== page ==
Caveats in Paint (Digital) #4: View of an office building (function assumed) seen on one of my walks (rarely undertaken), 2022.

Yesterday we took our littlest niece out for her animal-themed Christmas present: a visit to an art studio that has cats running around for inspiration and/or distraction. She whipped up a colorful, abstracted cat with acrylics in about 15 minutes and then spent the next two hours playing with real ones. I slapped paint around and ended up with this below. It’s… jarring to move from digital to physical. Not only do you not have Undo and Fill tools, but you have to plan your layers differently. Ugh!

Passing Time, acrylic on canvas, 2022.

Edit: We also visited an exhibition and bought some digital art. More in this follow-up post.

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A few years ago, I made a conscious effort to lose weight by eating better, and discovered that salads are not really horrible and can be quite satisfying as a lunch item. I think I ate salads nearly every day for about a year and lost 10% of my body weight.

It was helped along by an abundance of salad shops in my office area, both reasonably and luxuriously priced. Where we live now, there haven’t been any options, and making my own every day is kind of a last resort I’m saving for the late Elvis or Marlon Brando stage.

BUT! Last week I encountered a new salad vending machine in the neighborhood that isn’t bad/expensive at all. You choose a base and dressing, with the option to buy add-ones like chicken, smoked duck, eggs, and baked salmon. It’s from a company called Shake Salad, and stock is somehow replenished daily. It is ALRIGHT and I ate a salad for lunch four days in a row this week. I think the machine is here as a trial, so I want to be as hospitable as I can and prove the viability of keeping it around full time.

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Media activity:

  • Finished Psycho-Pass 3 on Amazon Prime Video. Was not left as excited as I was with the first season a decade ago. Perhaps sign of maturity. Will eventually watch the three-part “movie” sequel to this series.
  • Marvel’s Eternals was an awful waste of time.
  • Still reading Plum Rains.
  • Finished NEO: The World Ends With You. Was not left as excited as I was with the original DS game 15~ years ago. Maybe down to its design, but it doesn’t feel like a full-priced console game. More like a portable/handheld game. Thanks to the Switch, those lines are now blurred. But it really has about a couple hours of content stretched to 30 hours thanks to repetitive battles and pin grinding. If there’s ever a sequel to this sequel, I’d like to see a real evolution of mechanics and storytelling.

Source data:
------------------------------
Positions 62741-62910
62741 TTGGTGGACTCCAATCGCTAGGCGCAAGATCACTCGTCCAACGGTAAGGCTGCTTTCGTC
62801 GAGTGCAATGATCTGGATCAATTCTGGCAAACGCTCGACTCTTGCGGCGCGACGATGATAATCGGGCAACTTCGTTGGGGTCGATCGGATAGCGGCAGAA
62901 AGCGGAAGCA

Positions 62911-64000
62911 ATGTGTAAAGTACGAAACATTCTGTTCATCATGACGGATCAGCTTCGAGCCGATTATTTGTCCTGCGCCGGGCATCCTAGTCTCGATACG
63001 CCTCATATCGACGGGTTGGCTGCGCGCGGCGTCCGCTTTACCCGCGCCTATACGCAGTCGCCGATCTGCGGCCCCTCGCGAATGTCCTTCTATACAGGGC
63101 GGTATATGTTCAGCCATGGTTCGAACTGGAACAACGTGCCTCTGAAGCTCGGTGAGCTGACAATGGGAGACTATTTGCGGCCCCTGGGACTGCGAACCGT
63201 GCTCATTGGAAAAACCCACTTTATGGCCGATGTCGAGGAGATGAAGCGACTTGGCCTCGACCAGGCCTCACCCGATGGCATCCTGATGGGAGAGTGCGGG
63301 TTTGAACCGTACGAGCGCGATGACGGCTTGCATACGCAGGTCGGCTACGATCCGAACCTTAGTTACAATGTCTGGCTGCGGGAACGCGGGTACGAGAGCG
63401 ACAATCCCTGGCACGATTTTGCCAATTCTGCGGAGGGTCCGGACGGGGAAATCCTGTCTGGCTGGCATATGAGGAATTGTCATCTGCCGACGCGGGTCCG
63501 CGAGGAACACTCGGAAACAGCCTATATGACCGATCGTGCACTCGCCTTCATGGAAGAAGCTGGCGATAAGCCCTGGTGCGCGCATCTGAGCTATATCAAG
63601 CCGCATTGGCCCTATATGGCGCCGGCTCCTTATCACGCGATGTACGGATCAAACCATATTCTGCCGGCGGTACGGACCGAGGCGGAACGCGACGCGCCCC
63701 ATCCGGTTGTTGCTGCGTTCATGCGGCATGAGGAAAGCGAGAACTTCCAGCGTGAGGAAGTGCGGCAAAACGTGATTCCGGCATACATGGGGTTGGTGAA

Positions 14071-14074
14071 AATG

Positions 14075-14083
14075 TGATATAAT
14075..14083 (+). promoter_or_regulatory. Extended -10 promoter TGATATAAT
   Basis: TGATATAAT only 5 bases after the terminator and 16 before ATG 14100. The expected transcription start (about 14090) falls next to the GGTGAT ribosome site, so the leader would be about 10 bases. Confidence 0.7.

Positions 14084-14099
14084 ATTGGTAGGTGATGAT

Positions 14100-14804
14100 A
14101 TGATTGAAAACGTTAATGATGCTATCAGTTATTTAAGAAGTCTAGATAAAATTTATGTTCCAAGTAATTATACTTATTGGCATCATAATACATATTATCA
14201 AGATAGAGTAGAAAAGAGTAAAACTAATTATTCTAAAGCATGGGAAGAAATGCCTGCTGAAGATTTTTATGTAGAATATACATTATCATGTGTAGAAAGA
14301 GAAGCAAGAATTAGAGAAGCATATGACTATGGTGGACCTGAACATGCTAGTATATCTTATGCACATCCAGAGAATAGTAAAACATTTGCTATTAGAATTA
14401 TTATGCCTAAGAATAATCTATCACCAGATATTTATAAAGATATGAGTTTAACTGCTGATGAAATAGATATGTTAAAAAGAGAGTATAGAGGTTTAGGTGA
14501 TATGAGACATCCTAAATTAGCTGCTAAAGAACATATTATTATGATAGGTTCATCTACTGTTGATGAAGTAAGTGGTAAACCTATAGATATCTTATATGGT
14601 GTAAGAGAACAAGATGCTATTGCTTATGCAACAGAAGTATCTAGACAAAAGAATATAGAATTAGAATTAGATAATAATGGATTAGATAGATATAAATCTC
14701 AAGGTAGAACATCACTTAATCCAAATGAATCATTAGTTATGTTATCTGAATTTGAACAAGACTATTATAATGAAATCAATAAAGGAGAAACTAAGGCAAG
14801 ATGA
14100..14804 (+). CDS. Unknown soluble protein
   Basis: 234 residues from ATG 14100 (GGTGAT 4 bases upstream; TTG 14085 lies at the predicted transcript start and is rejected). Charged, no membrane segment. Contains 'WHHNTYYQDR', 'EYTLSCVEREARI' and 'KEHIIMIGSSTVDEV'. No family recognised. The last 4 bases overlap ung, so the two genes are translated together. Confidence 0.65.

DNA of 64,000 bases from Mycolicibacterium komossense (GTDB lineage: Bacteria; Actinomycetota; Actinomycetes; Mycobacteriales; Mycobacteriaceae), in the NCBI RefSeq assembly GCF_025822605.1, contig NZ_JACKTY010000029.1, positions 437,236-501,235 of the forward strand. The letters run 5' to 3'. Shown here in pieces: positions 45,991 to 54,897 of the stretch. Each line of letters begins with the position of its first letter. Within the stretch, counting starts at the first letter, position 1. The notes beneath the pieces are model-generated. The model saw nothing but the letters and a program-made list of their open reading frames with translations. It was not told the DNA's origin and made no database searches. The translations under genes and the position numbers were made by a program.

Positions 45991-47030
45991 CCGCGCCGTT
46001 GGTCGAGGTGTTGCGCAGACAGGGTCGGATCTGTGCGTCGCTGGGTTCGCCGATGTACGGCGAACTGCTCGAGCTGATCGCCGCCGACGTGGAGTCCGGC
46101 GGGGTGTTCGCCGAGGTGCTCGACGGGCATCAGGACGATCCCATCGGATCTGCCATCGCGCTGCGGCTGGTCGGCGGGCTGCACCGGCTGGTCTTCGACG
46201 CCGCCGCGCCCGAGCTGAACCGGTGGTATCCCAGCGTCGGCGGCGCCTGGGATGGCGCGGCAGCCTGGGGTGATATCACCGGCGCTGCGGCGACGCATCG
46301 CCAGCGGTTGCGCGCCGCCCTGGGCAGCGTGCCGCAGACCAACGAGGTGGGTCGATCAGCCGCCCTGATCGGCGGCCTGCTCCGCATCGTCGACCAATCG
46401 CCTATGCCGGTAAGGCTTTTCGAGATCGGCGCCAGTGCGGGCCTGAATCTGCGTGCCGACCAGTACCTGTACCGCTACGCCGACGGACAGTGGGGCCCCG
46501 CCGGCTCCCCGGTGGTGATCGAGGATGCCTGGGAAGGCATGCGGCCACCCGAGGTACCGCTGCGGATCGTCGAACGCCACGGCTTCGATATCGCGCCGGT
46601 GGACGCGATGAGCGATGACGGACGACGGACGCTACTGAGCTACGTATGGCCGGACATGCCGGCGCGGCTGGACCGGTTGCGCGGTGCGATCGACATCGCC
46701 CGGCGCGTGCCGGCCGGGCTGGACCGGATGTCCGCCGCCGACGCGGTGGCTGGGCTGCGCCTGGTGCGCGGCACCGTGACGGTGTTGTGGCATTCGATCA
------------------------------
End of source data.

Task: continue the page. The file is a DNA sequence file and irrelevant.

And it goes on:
• Played more Disco Elysium on the Mac. This is hands down the most impressed I’ve been with a game in years. Now that it’s out for consoles, I hope everybody (except minors) gets a chance to play this. The atmosphere, world building, writing, and voiceover performances are best in class. It’s also very funny, despite the bleak subject matter, thanks to your detective’s absurdly broken moral compass. Once, I paused to tell my wife about a joke and couldn’t get it out for laughing every time I tried to start. I ended up in tears.
  • So I had to read up on the team behind it; the writing surpasses most novels I read last year, but I never saw the author’s name mentioned anywhere. His name is Robert Kurvitz, an Estonian writer, and the story of how it got made sounds amazing and documentary worthy. Kurvitz and his band mates came up with the world in 2005, and then wrote a novel set in it, which was published in 2013. When that failed to sell, he spent three years in alcoholic depression (much like the main character), and eventually emerged to found a video game company (with no game dev experience) to bring it to life again. They somehow managed to secure funding, hired a team, and created this insane, beautiful, sprawling adventure and won multiple awards in 2019. Instead of stopping there, they went back and polished it, recording every line of dialogue, and released the enhanced Final Cut version in 2021 for no extra cost. Recording sessions for the narrator’s voice took eight months (the performance by Lenval Brown is excellent).